Fig. 2

Radiographic data after conservative therapy for 6 months: a T1WI showing expansive hypointense signal changes (red arrow) in the L1 and L2 vertebral bodies. b T2WI demonstrating hypointense signal changes (red arrow) at the end plates of L1 and L2, with intervertebral disk involvement. c, d Enhanced signal changes in almost the entire L1 and L2 vertebral bodies on enhancing T1WI and T2WI. e CT scan showing osteolytic lesion (red arrow) with surrounding sclerotic bone (yellow arrow) in the vertebral body without expansion to the vertebral pedicle or laminae. f Histological examination result showing fragments of bone (red arrow) and fibrous connective tissues with focal necrosis (yellow arrow) (hematoxylin and eosin staining; × 20 magnification)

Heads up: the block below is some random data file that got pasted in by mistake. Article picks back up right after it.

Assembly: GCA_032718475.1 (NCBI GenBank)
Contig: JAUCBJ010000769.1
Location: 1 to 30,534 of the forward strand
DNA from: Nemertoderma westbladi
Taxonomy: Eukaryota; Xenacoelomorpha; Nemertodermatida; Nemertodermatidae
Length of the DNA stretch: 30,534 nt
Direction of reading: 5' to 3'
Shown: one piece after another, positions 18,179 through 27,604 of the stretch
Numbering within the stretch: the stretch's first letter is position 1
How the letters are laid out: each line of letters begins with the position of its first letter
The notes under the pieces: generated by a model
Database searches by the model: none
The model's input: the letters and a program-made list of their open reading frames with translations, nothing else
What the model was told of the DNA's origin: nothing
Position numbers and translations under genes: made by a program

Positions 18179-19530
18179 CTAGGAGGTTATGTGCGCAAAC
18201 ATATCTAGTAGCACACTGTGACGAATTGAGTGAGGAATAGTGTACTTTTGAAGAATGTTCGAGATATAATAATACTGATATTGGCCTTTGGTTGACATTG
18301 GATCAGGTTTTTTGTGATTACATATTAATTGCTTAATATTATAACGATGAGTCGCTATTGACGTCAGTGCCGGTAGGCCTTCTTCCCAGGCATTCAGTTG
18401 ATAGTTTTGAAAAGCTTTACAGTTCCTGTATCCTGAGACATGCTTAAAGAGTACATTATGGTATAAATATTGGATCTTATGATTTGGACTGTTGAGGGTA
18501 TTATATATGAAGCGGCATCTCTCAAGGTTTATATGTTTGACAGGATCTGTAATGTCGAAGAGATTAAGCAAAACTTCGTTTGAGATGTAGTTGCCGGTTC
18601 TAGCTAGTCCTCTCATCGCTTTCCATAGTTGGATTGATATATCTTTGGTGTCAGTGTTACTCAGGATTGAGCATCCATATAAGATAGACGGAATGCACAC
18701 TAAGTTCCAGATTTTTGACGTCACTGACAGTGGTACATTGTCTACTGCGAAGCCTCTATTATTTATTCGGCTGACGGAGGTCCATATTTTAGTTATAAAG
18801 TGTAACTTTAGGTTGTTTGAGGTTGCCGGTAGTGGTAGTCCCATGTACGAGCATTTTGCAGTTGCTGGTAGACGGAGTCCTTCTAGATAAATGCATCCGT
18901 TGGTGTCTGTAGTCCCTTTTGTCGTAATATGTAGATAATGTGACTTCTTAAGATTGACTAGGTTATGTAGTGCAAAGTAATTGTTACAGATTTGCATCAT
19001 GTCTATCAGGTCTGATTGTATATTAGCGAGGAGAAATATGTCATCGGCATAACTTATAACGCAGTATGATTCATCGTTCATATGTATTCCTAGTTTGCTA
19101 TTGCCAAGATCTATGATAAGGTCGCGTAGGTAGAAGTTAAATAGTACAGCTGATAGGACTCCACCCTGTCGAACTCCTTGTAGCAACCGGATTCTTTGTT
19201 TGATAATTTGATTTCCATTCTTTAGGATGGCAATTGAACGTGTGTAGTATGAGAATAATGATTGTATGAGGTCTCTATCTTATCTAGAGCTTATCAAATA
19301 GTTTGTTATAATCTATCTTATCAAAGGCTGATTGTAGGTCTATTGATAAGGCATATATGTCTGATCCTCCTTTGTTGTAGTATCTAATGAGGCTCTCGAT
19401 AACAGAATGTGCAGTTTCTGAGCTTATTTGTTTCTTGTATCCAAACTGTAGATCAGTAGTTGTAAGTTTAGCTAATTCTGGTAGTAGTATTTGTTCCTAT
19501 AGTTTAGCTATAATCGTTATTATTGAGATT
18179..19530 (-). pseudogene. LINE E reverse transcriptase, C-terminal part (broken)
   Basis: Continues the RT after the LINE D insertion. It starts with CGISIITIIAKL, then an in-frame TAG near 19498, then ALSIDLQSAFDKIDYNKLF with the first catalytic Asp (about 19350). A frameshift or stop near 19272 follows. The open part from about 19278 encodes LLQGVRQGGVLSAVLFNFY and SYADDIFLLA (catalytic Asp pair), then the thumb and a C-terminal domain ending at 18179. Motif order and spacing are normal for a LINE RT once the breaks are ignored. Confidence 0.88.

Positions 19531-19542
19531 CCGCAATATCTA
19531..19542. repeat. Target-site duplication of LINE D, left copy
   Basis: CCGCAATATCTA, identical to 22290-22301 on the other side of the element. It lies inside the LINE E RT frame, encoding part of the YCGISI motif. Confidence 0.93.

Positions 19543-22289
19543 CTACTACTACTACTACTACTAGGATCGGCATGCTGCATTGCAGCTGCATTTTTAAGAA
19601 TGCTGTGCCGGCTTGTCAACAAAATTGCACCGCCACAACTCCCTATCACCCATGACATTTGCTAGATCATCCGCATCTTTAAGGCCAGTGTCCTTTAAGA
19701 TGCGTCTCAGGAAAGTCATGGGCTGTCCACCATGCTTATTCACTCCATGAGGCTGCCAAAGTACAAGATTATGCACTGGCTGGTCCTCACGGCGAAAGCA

At 9 years after radiotherapy, the patient fall from 3 m-high balcony, and visited our emergency department. She complained of back pain, and physical examination revealed tenderness at the spinous processes of T11 and T12. MRI revealed hypointense signal changes of T11 and T12 vertebrae on T1-weighted imaging (Fig. 3a) and hyperintense signal changes on T2-weighted imaging (Fig. 3b). Compression fractures of T11 and T12 were diagnosed, and conservative treatment including bedrest for 6 weeks and medication (calcitrol 0.25 μg, orally, daily and calcium carbonate 600 mg, orally, daily) was applied. At the last follow-up (10 years after radiotherapy), no backache or other symptoms were observed. Mild thoracolumbar kyphosis was observed on physical examination. Radiographic images showed sclerotic bone in the L1 and L2 vertebral bodies and compression of the L2 vertebral body that induced a mild thoracolumbar kyphosis (Fig. 4a, b). CT scanning demonstrated calcification or sclerotic bone with no obvious osteolytic lesion in the L1 and L2 vertebral bodies (Fig. 4d, e).